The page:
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Deciding whether to make the switch from a traditional data center to hyper-converged infrastructure isn't easy, and the responsibility often falls to someone in IT. He or she must make the case for why HCI products are a good fit for the organization.
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If you're one of those people tasked with making a business case for hyper-converged infrastructure (HCI), you should have little trouble coming up with a list of the benefits that HCI products offer. Hyper-convergence promises to simplify infrastructure deployment and management, and to provide a flexible and scalable environment that can lead to a lower TCO than traditional data center technologies. Here's what to emphasize to get you higher-ups on board with HCI.
Hyper-converged infrastructure is made up of tightly integrated components that have been thoroughly tested to ensure that the hardware and software work as a cohesive unit. Deployments are quick and easy, and certainly less painful than putting the system together yourself.
With HCI products, you can spend less time configuring and optimizing components than you would with a traditional piecemeal system. HCI uses a hypervisor to combine all the components into a shared resource pool, which lets you manage the pieces as a single unit.
HCI vendors typically provide updates and patches they've certified to work with the existing components. In most cases, on-site administrators can easily and quickly update their systems with little disruption to the supported workloads. Hyper-convergence can streamline IT operations by providing centralized administration, eliminating storage silos and incorporating fault tolerance and disaster recovery directly into the system.
HCI products also have the benefit of being designed and supported by a single vendor, which helps avoid cross-component contention, vendor finger-pointing and the incompatibilities that can result from a do-it-yourself architecture. The downside to this is that you'll also be faced with vendor lock-in, which could spell trouble three to five years down the road.
Much of the flexibility you gain with hyper-convergence is as a result of HCI's cloud-like architecture, which provides a single shared resource pool that eliminates the need for isolated infrastructures to meet specific workloads. With HCI products, you can implement workloads of various types and sizes in a centralized environment, then deliver them through a software-managed infrastructure. This lets you easily deploy and maintain a wide range of applications and services.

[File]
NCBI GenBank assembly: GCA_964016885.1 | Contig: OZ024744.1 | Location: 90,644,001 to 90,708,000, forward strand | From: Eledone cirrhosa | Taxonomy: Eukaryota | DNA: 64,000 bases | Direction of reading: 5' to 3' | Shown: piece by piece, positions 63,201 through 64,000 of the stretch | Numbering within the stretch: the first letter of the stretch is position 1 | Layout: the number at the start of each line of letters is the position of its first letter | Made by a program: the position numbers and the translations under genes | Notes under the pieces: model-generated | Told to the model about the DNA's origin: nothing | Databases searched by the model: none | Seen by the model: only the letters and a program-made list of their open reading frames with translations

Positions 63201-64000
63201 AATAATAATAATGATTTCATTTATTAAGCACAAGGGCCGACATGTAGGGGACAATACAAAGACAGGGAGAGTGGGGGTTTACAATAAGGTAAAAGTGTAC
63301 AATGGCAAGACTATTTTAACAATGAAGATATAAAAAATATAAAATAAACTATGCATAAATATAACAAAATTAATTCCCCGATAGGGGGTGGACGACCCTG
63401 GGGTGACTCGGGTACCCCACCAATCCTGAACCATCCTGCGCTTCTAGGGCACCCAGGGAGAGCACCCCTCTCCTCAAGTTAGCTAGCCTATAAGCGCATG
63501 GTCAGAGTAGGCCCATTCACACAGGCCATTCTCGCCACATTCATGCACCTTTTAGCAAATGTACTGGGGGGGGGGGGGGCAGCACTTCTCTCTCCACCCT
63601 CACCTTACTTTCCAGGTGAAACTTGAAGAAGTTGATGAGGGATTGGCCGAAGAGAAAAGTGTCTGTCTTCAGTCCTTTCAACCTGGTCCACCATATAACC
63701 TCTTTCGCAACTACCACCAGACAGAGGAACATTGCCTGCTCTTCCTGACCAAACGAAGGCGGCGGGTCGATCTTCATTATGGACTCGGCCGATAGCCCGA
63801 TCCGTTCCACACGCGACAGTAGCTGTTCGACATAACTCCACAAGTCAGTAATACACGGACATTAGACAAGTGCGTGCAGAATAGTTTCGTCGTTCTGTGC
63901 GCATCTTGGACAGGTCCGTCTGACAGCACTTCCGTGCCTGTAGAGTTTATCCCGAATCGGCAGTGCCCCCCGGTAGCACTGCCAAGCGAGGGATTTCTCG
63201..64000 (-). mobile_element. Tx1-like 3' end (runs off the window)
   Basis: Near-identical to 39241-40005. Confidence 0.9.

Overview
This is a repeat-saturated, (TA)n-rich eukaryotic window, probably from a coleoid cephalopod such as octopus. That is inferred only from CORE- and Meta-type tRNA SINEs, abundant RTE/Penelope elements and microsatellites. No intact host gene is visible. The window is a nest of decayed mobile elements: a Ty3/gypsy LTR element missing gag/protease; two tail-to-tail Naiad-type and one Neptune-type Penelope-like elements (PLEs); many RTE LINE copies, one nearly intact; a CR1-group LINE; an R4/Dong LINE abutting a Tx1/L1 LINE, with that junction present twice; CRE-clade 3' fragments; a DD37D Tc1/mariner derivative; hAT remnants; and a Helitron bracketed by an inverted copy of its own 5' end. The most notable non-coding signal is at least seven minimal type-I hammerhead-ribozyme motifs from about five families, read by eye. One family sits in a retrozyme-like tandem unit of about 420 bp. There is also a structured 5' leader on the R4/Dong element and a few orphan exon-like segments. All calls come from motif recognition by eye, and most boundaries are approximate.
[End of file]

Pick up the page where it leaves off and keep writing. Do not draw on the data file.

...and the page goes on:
HCI also supports solid-state and hard disk storage systems. They provide fault tolerance and disaster recovery, and they can support random and sequential workloads. This type of flexibility can be particularly effective if your company uses virtual desktop infrastructure (VDI) because you don't need a SAN or the overhead that comes with it.
Hyper-convergence can be especially beneficial to organizations with remote locations or branch offices where space and IT resources are limited. And you can use HCI products to support small projects or to test new technologies without spinning up special environments.
HCI scales out to meet the needs of changing workloads, such as you find in a VDI environment. You can start with only the capacity you require and then add nodes as your needs change. This provides a simple, modular approach to scaling out that allows you to predict performance and costs as you project future requirements.
The many ways hyper-converged infrastructure can help you achieve a lower TCO:
- Reduces hardware needs
- Decreases time and skills necessary to deploy and manage infrastructure
- Diminishes bottlenecks and breakpoints
- Requires fewer network components
- Improves resource utilization; and
- Using commodity hardware.
Just remember that TCO applies to HCI's entire lifecycle, and it takes capital and operational costs into account. And a hyper-converged system does not come free; you pay vendors for the time and effort they've invested in their products. Plus, you must consider the time and resource costs associated with migrating to the new system.
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